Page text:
WHO are we? No, really. Let’s analyse the notion for a moment.

Actor Martin Quinn suggests we aren’t simply one person.

“We all have so many different sides to our character,” he offers. “We act differently with different people.

“I’m certainly not the same person to my gran as I am with my best mate. We each have different versions of ourselves we reveal at different times.”

Martin is set to star in a role in which he plays a character removed from the man he purports to be.

In Chris Grady’s new play Outside In, which runs at Glasgow’s Oran Mor this week, Martin stars as Coco.

Coco we learn is a bad boy and one day he shoves a threatening gun through a letterbox.

The letterbox belongs to Jay, (Cristian Ortega) who happens to be an agoraphobic, trapped in his house alone. And the gun blows up his quiet universe.

Read more: Fake nose won't get in the way of a very real performance

“What happens is we see these two guys develop a relationship,” says Martin, smiling. “It’s a very unlikely relationship, and what that turns out to be I won’t say, but it illustrates the notion we’re not all whom we seem to be.”

We have an actor playing a character whose character is not as expected? “Yes, and I love that about the play,” he says, smiling.

“I love being able to access a part of me that helps me to play him.”

Which part of Martin was ever an apprentice gangster? He laughs as he explains his route to acting didn’t involve guns at all.

“I grew up in Paisley where I attended Pace Youth Theatre. I loved acting and went on to join Scottish Youth Theatre.”

The experience paid off massively. The teenager landed a role in the National Theatre of Scotland play, Let The Right One In, which was so successful it transferred to London’s West End. (Interestingly, his current stage partner, Cristian Artego, was also in the play.)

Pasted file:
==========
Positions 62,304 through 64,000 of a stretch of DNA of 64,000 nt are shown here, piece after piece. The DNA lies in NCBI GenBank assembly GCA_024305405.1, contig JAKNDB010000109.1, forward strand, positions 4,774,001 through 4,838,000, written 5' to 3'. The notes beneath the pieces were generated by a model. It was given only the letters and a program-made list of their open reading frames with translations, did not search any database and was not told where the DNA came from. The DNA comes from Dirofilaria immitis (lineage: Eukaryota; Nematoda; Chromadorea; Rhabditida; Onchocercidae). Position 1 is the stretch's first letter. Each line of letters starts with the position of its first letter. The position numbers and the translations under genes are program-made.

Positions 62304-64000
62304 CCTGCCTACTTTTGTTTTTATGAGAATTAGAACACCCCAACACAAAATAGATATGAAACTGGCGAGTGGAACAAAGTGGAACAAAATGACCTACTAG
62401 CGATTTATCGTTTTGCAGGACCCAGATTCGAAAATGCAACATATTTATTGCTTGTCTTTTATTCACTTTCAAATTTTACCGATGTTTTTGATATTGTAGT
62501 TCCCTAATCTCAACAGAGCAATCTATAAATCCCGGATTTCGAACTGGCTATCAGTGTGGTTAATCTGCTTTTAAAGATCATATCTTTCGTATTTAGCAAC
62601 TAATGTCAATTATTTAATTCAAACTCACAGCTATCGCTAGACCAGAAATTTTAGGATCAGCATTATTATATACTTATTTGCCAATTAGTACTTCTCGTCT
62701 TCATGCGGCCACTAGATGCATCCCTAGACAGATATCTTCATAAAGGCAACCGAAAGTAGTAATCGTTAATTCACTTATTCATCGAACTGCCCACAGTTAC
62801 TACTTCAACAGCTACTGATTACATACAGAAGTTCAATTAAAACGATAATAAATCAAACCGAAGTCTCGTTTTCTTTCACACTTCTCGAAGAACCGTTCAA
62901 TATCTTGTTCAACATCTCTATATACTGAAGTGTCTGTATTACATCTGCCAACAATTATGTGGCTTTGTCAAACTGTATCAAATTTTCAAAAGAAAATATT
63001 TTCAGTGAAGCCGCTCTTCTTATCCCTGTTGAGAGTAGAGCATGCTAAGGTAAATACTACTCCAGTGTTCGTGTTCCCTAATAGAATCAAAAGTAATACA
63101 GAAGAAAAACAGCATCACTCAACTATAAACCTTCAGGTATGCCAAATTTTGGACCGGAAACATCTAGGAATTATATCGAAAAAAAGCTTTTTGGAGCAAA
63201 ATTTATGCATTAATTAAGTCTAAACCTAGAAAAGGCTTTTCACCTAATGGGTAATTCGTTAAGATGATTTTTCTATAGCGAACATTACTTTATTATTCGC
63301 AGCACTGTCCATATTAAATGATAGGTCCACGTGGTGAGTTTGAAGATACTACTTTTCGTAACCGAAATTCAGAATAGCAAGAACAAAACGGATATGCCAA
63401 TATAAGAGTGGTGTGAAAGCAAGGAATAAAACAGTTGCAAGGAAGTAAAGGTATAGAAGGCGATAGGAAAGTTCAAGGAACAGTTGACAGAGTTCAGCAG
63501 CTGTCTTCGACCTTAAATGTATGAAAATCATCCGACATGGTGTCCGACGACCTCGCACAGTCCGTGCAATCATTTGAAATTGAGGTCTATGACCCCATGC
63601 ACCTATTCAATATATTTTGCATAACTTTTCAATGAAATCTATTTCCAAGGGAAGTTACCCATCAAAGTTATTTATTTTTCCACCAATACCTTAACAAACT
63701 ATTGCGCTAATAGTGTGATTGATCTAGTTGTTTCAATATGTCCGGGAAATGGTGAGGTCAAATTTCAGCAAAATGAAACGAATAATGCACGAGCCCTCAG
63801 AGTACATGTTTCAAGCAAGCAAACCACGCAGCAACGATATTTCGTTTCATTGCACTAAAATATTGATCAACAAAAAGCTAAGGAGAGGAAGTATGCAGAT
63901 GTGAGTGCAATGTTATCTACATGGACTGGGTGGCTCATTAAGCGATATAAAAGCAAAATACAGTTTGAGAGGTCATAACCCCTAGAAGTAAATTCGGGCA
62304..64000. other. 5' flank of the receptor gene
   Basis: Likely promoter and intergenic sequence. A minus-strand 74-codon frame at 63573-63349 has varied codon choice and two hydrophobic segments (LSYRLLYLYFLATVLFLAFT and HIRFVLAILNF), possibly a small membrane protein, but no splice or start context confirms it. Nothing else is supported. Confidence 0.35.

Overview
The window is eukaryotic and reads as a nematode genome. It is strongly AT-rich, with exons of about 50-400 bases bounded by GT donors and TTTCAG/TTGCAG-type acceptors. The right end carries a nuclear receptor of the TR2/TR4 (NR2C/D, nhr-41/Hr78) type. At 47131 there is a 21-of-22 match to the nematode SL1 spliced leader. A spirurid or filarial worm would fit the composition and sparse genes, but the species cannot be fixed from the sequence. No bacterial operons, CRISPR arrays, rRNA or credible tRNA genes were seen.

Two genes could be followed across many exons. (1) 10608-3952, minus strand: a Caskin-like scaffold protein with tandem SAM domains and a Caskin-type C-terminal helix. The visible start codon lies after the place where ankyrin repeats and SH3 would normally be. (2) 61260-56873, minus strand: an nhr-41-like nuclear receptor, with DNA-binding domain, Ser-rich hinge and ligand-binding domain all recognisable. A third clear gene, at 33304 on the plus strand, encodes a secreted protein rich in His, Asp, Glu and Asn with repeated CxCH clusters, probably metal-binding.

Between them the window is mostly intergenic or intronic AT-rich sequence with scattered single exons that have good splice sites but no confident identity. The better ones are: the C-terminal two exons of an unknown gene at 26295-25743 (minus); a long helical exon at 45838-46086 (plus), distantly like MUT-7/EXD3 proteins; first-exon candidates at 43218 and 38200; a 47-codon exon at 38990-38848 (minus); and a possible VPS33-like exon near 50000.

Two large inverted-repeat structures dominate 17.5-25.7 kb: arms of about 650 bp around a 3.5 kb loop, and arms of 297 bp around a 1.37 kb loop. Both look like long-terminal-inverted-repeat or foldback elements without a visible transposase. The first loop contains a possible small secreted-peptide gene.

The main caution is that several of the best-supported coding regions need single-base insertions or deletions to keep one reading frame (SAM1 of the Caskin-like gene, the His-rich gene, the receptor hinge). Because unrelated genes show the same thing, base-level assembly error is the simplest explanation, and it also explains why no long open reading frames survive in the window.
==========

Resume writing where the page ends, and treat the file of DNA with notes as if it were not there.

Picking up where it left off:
So much, so young? Did the then 19 year-old Quinn think he had arrived?

“Probably,” he says, laughing. “I did think the job would be easy. Yet, I came to discover I was terrified when it came to auditions. That first play director figured I was just right for it, we clicked.

“But after that I would be frozen to the spot when going into casting rooms. So I went to drama school in London to try and get over that fear.”

Drama school, he says, taught him how to deal with pressure. “And what made me tick,” he says. He grins; “It was three years of being picked apart in front of your pals.

“But I also learned how to read a script and get an idea of what I want to do with a character. Now, I can go into an audition thinking how I can sell my idea, to be able, as Bryan Cranston says, to offer a set of skills the director can use.”

Casting directors picked up on Martin’s skill set package. He landed a role even before he left drama college when he appeared in the latest Alan Ayckbourn play, The Divide.

Since coming back to Scotland the actor has starred in the classic comedy journey, Passing Places.

Read more: Fake nose won't get in the way of a very real performance

And not surprisingly; his enthusiasm is infectious, and he reveals a real keenness to call upon personal experience.

So what does Martin take from growing up in the Gallowhill housing scheme he can use to form bad boy (on the outside) Coco?

“Well, the most rebellious thing I did was wear an Adidas track suit to school once, but I soon realised it looked ridiculous.

“And when I played for the football team I did get into a scrap. That’s not really me, but there was a part of me that wanted to show that I could be up for a fight.”

He pauses and grins; “I got beaten up and my nose broken. I can’t fight at all. But that experience is very much Coco, trying to act the big man.”

Martin Quinn underlines his non-toughness when he talks of being in London and homesick. “I love home. I really want to work here. The only little problem is my girlfriend, whom I met at drama college, lives in London.”

Which side of his character does he present to his partner? “The sensible side,” he says, grinning.

Outside In, Oran Mor, Glasgow, until Saturday, also features Katie Barnett as PC Kayleigh.